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VOL. 127 | NO. 5 | Monday, January 9, 2012

Cohen Expresses Concern Over Redistricting

By Bill Dries

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U.S. Rep. Steve Cohen, D-Memphis, got a closer look over the weekend at the proposed set of new district lines for his congressional district.

And Cohen said Monday, Jan. 9, that it wasn’t what he and other political observers of both parties first assumed it would be – a move of Republican territory in the Memphis suburbs from the Republican 7th District into the Republican 8th District.

The plan includes a big chunk of the Poplar Avenue corridor area in East Memphis proper.

“I feel very, very secure in re-election. I just feel a little traumatized in terms of not being able to represent people I’ve represented for over 20 years,” said Cohen, whose district as a Tennessee senator included the area before he was elected from the 9th U.S. Congressional district in 2006.

Shelby County would be represented by the 9th and 8th Congressional districts in the U.S. House, seats now held by Cohen and Republican Stephen Fincher of Frog Jump, Tenn., in rural West Tennessee, respectively.

The 7th Congressional district, currently represented by Republican Marsha Blackburn that now includes eastern Shelby County, would stop at the Fayette-Hardeman county line.

The Republican leadership said their rationale was that Shelby County was too large for a single congressional district but that the districts should avoid straddling the boundaries of the state’s three regions or divisions.

Shelby County is the only one of the state’s four major cities whose county would remain split among congressional districts.

Cohen said his later detailed look at the redistricting proposal, confirmed by Tennessee legislators he has conferred with, shows the 9th Congressional district would lose key precincts as far west as the University of Memphis campus.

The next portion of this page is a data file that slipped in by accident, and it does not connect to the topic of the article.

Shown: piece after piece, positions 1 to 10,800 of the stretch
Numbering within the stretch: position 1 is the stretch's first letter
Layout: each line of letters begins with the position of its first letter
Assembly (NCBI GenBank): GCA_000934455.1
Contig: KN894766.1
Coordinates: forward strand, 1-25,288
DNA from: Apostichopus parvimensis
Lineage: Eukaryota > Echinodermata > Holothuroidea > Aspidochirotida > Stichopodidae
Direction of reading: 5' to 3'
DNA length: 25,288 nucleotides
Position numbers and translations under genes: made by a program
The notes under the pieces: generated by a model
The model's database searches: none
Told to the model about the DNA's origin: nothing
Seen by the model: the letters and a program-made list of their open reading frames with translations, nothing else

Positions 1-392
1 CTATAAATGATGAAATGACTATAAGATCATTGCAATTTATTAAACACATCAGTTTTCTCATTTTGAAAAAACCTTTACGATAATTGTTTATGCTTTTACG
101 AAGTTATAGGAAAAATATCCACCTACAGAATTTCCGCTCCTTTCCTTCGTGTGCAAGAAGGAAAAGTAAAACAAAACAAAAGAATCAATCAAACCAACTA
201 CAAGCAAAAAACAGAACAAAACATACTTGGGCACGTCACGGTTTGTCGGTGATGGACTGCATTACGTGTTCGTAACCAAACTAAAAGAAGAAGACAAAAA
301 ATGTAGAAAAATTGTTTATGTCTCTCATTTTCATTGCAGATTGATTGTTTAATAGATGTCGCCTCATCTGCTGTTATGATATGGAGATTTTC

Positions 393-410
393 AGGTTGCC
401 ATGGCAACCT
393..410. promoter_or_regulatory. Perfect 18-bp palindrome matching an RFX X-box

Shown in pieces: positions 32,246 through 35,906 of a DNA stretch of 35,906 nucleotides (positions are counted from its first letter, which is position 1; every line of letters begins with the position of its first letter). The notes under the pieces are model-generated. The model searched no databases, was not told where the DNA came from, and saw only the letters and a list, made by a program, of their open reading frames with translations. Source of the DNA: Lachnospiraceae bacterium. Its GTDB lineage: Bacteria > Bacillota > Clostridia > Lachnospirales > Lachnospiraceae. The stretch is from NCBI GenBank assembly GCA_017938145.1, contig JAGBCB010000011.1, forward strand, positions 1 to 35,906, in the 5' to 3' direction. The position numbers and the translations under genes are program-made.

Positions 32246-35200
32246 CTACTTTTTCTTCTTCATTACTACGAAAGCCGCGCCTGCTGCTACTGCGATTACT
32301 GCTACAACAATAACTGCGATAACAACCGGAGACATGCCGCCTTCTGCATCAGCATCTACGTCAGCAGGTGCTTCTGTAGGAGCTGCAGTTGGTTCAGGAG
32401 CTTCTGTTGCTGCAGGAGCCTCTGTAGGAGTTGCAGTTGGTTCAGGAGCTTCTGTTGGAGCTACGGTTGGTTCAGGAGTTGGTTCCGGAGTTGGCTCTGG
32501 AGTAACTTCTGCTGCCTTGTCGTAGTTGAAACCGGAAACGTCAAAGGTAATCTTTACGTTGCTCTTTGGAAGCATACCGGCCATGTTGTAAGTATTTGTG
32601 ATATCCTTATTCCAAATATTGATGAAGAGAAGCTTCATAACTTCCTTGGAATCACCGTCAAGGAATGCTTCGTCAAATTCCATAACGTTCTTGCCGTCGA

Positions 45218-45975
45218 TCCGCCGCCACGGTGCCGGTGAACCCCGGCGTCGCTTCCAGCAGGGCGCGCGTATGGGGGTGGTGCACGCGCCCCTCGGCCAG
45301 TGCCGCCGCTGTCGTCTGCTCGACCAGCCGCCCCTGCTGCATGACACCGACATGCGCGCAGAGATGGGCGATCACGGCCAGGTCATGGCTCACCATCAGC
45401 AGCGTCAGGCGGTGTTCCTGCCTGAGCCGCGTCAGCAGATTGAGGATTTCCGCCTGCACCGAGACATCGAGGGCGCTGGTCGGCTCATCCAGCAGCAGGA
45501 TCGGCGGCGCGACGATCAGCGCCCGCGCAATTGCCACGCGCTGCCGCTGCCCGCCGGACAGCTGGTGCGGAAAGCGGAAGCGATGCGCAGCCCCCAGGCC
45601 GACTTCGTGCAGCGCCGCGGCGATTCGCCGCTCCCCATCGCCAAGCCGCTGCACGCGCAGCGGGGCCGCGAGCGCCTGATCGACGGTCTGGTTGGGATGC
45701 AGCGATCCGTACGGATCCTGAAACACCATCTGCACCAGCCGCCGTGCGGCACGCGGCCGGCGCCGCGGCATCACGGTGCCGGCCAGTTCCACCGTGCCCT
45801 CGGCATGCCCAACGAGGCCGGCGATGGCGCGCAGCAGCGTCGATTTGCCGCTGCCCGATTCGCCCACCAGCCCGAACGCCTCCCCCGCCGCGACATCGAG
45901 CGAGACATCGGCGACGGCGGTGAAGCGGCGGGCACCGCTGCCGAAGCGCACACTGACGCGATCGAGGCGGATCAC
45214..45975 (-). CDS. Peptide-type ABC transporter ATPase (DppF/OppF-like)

“It’s a big chunk and it’s just not something that should be part of a rural district,” he said. “We had been led to believe … that Marsha was getting out of here and Fincher was taking her territory and I picked up Millington and that was it. That’s what I thought it was going to be. It turns out it’s not. It’s a lot of my Poplar corridor being taken and given to Fincher.”

Cohen talked with Tennessee Senate Republican leader Mark Norris of Collierville about the proposal. Norris was among the Republican leadership of the legislature that drafted the redistricting proposal the Tennessee Legislature will act on later this month.

“The entire Jewish community of which I’m the only Jewish Congress person ever elected in Tennessee – 95 percent of the Jewish community lives in that area and it would be taken out and put in Stephen Fincher’s district including all of the congregations,” Cohen said. “I couldn’t do constituent services for people I attend temple with or who I’ve known over the years. … It would make a real hardship on those people.”

Norris could not be reached for comment before press time. Cohen said he had talked with Norris Monday and that Norris expressed surprise at the exact boundary.

The existing split of Shelby County among three congressional districts has highlighted the split in the county’s political identity – a Democratic majority within the Memphis city limits and a Republican majority in the county outside the city limits.

Republicans have held the 7th district seat since Robin Beard’s election to the seat in the mid-1970s. And party leaders have long complained that the legislature’s Democratic majority in previous redistricting plans was trying to improve Democratic numbers with an oddly shaped district.

The proposal would move what is the state’s largest Republican base in a single county out of the 7th – the Shelby County GOP base.

Cohen has no quarrel with that move. His complaint is that the proposal takes a more substantial part of Memphis within the city limits.

“Memphis has never been divided,” he said. “Maybe a little sliver up in Frayser that (former Democratic U.S. Reps.) John Tanner and Ed Jones had and there was a little sliver in Parkway Village that (former Republican U.S. Rep.) Don Sundquist had. Other than that, Memphis has always been in one district. This will be the first time that has happened.”

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